6.7.2 In each case, a SCAN NET Alert Originator remains the primary information owner and record keeper of the SCAN NET Alert. A SCAN NET Alert Recipient may edit a received SCAN NET Alert. However, the SCAN NET Alert Recipient must clearly annotate the SCAN NET Alert to record that the receiving SCAN NET Member made the amendment thereto. It should be understood that the amending SCAN NET Member will also technically be a “Data Controller” in respect to the amended SCAN NET Alert.
6.7.3 A SCAN NET Alert should only be kept active for as long as deemed necessary. SCAN NET Members should establish their own internal guidelines for establishing the lifetime of a given SCAN NET Alert. In many cases, a short period (e.g. a fortnight) is sufficient to deter the SCAN NET Alert Subject from attempting to move onto other SCAN NET Members and potentially engage in undesirable behaviour therein. Similarly, a SCAN NET Alert Originator must check on a three-monthly basis whether the SCAN NET Alert is still necessary. The SCAN NET Alert Originator must record the check against the relevant SCAN NET Alert.
6.7.4 In any event, a SCAN NET Alert shall not remain active for more than 12 months. The SCAN NET System is adapted to automatically delete a SCAN NET Alert of more than 12 months old (or that have not been updated for more than 12 months).
6.7.5 A SCAN NET Alert Originator must check that SCAN NET Alerts created thereby are accurate and up to date on a three monthly basis. In the event the lifetime of a given SCAN NET Alert is less than three months, the check on the accuracy of the SCAN NET Alert will not be required.
6.7.6 In the event an organisation leaves the SCAN NET Network (and the present ISA), all SCAN NET Alerts shared therewith are to be immediately deleted by the departing organisation.
6.8 Subject Access Requests
6.8.1 A subject access request (SAR) is a request made by or on behalf of an individual for information about them held by an organisation. A SAR needs to be made in writing. However, individuals may make a SAR using any Facebook page or Twitter account your organisation has, other social-media sites to which it subscribes, or possibly via third-party websites.
6.8.2 A SAR may extend beyond a request for the provision of a copy of the information an organisation holds about them. In particular, an individual is entitled to be:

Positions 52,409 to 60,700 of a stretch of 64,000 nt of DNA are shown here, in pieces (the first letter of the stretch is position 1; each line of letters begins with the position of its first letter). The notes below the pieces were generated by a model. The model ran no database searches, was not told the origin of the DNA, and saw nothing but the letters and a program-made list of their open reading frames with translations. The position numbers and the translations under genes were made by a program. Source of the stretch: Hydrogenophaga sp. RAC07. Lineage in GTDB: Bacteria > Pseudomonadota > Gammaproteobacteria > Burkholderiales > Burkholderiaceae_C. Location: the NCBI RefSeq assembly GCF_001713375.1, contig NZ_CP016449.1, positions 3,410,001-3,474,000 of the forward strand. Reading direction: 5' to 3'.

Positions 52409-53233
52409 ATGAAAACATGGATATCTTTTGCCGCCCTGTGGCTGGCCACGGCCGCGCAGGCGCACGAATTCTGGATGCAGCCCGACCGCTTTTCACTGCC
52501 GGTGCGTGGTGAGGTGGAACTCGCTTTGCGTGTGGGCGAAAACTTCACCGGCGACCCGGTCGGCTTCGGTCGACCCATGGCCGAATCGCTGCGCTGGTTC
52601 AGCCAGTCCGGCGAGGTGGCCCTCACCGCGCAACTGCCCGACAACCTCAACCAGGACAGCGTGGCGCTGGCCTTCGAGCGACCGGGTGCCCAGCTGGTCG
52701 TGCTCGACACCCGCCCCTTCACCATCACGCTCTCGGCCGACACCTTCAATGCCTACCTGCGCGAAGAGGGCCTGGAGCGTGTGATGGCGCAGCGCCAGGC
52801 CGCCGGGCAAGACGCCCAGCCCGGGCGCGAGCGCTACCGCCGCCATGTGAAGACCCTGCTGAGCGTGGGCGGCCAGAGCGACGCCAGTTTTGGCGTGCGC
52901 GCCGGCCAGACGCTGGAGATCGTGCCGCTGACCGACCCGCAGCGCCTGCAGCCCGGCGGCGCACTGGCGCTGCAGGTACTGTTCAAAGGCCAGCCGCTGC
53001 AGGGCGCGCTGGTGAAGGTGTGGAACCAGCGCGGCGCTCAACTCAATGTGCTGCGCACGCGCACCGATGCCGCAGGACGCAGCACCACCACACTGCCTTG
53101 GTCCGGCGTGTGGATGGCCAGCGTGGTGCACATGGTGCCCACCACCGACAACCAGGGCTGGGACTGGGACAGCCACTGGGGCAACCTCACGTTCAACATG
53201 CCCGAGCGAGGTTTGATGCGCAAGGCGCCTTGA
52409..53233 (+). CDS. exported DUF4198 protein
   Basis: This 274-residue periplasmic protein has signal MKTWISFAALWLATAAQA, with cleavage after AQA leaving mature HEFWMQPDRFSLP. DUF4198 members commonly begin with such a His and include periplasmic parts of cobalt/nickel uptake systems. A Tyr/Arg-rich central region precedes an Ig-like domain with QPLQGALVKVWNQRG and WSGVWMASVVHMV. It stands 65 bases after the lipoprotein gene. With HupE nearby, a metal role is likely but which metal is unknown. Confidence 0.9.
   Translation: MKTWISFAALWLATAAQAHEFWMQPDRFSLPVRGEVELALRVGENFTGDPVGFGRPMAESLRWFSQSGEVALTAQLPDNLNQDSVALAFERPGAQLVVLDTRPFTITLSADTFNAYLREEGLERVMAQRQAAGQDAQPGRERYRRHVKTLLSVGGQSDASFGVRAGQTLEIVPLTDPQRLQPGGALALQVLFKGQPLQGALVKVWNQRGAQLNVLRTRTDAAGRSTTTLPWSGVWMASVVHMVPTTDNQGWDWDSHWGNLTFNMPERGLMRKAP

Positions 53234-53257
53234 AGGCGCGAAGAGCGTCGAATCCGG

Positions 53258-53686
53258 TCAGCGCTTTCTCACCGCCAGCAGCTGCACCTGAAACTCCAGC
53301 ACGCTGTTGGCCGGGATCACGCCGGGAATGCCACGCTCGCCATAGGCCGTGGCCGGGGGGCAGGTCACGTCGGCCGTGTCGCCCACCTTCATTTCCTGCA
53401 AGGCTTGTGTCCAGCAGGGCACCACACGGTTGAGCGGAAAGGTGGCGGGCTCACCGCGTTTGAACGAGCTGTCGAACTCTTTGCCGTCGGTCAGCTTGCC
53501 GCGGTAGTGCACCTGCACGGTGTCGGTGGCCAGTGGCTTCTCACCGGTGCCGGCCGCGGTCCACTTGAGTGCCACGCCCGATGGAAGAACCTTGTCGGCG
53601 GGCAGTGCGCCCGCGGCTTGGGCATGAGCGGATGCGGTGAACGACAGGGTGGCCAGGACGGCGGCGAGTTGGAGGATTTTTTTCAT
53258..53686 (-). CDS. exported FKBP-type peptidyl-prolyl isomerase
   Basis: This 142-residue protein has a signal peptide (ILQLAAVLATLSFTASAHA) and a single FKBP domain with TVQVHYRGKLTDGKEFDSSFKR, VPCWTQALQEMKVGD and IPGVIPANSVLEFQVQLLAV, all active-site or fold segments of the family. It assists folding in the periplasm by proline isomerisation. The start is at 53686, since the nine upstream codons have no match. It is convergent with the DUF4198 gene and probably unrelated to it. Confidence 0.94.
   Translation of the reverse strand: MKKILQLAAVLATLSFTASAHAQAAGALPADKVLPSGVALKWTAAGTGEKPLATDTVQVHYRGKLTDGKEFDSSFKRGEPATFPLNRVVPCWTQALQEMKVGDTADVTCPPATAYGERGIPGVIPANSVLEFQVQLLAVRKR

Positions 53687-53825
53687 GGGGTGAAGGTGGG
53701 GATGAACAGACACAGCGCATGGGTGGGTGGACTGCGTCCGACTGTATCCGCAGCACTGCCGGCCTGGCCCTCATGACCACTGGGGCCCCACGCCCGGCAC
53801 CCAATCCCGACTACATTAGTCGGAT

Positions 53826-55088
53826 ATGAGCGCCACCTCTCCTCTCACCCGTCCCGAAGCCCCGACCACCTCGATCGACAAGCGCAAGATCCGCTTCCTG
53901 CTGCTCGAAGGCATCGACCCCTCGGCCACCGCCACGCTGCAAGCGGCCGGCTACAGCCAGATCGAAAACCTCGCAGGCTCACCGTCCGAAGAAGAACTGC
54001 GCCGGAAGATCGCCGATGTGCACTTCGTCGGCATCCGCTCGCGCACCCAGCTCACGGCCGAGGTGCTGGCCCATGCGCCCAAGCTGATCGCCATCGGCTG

- told whether any personal data is being processed;
- given a description of the personal data, the reasons it is being processed, and whether it will be given to any other organisations or people;
- given a copy of the personal data; and
- given details of the source of the data (where this is available).
6.8.3 Accordingly, a SCAN NET Alert Originator may be required to provide details of a SCAN NET Alert created thereby (and any subsequent amendments made to the SCAN NET Alert). A SCAN NET Alert Recipient may also be required to provide details of a SCAN NET Alert received from another SCAN NET Member (wherein the statistical matching and photo matching as described above has been achieved). Similarly, a SCAN NET Alert Recipient may be required to provide any further personal information they have appended to a received SCAN NET Alert (e.g. photograph of a patron entering a venue). Finally, since a SCAN NET Member is also a SCAN NET User, a SCAN NET Member may also be required to provide a copy of any personal information in their possession, outwit the personal information shared with (or received from) other SCAN NET Members.
6.8.4 For further information about your responsibilities in connection with Subject Access Requests, refer to the Information Commissioner’s Subject Access Code of Practice (http://ico.org.uk/for_organisations/data_protection/subject_access_requests/~/media/documents/library/Data_Protection/Detailed_specialist_guides/subject-access-code-of-practice.PDF)
7. ROLES AND RESPONSIBILITIES UNDER THIS AGREEMENT
7.1 Information shared between SCAN NET Members must not be disclosed to any third party without the written consent of the SCAN NET Member that provided the information. For the purposes of this Agreement, approval for such sharing lies with the Single Point of Contact (SPOC) of the SCAN NET Alert Originator.
7.2 However, where a SCAN NET Member in receipt of shared data under this Agreement discloses the data (either on its own or in combination with other data) to the Police or a Local Authority to assist with the prevention of a crime, the consent of the SCAN NET Alert Originator is not required.
8. ISA REVIEW
8.1 This ISA will be reviewed in 2020.
8.2 Should a significant change take place which causes the ISA to be an unreliable reference point, the ISA will be updated as needed and a new version circulated to SCAN NET Members. Any such updated version of the ISA will replace all previous versions thereof.[/text_output]
SCAN NET Members as receivers of information covered under this ISA will accept total liability for a breach of this ISA should legal proceedings be served in relation to the breach.
10.1 By signing this ISA, all SCAN NET Members accept responsibility for its execution and agree to ensure that staff are trained so that processes for sharing SCAN NET Alerts and responding to Subject Access Requests are sufficient to meet the purpose of this ISA.
10.2 Signatories must also ensure that they comply with all relevant legislation and with the provisions set out in the Cambridgeshire Information Sharing Framework.